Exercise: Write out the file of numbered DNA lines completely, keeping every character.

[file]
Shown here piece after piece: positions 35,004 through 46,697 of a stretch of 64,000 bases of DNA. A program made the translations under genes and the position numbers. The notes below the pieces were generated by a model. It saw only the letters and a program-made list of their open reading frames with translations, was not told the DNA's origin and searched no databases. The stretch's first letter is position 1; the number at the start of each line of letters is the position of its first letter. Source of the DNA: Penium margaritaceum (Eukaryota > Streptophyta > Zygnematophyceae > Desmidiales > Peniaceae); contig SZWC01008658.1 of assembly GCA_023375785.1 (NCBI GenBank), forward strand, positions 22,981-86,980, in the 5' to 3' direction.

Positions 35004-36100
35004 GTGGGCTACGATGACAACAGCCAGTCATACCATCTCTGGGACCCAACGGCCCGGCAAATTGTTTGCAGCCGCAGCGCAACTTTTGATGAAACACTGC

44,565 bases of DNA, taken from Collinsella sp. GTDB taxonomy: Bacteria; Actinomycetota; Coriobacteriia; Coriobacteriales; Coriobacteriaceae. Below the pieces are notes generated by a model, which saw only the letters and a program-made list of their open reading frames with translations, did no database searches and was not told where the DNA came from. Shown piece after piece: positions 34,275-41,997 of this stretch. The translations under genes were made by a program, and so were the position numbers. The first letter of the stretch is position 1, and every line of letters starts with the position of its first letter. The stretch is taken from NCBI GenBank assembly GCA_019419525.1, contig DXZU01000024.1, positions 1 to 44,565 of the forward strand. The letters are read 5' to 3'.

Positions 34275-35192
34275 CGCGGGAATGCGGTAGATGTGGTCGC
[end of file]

Shown here piece after piece: positions 35,004 through 46,697 of a stretch of 64,000 bases of DNA. A program made the translations under genes and the position numbers. The notes below the pieces were generated by a model. It saw only the letters and a program-made list of their open reading frames with translations, was not told the DNA's origin and searched no databases. The stretch's first letter is position 1; the number at the start of each line of letters is the position of its first letter. Source of the DNA: Penium margaritaceum (Eukaryota > Streptophyta > Zygnematophyceae > Desmidiales > Peniaceae); contig SZWC01008658.1 of assembly GCA_023375785.1 (NCBI GenBank), forward strand, positions 22,981-86,980, in the 5' to 3' direction.

Positions 35004-36100
35004 GTGGGCTACGATGACAACAGCCAGTCATACCATCTCTGGGACCCAACGGCCCGGCAAATTGTTTGCAGCCGCAGCGCAACTTTTGATGAAACACTGC

44,565 bases of DNA, taken from Collinsella sp. GTDB taxonomy: Bacteria; Actinomycetota; Coriobacteriia; Coriobacteriales; Coriobacteriaceae. Below the pieces are notes generated by a model, which saw only the letters and a program-made list of their open reading frames with translations, did no database searches and was not told where the DNA came from. Shown piece after piece: positions 34,275-41,997 of this stretch. The translations under genes were made by a program, and so were the position numbers. The first letter of the stretch is position 1, and every line of letters starts with the position of its first letter. The stretch is taken from NCBI GenBank assembly GCA_019419525.1, contig DXZU01000024.1, positions 1 to 44,565 of the forward strand. The letters are read 5' to 3'.

Positions 34275-35192
34275 CGCGGGAATGCGGTAGATGTGGTCGC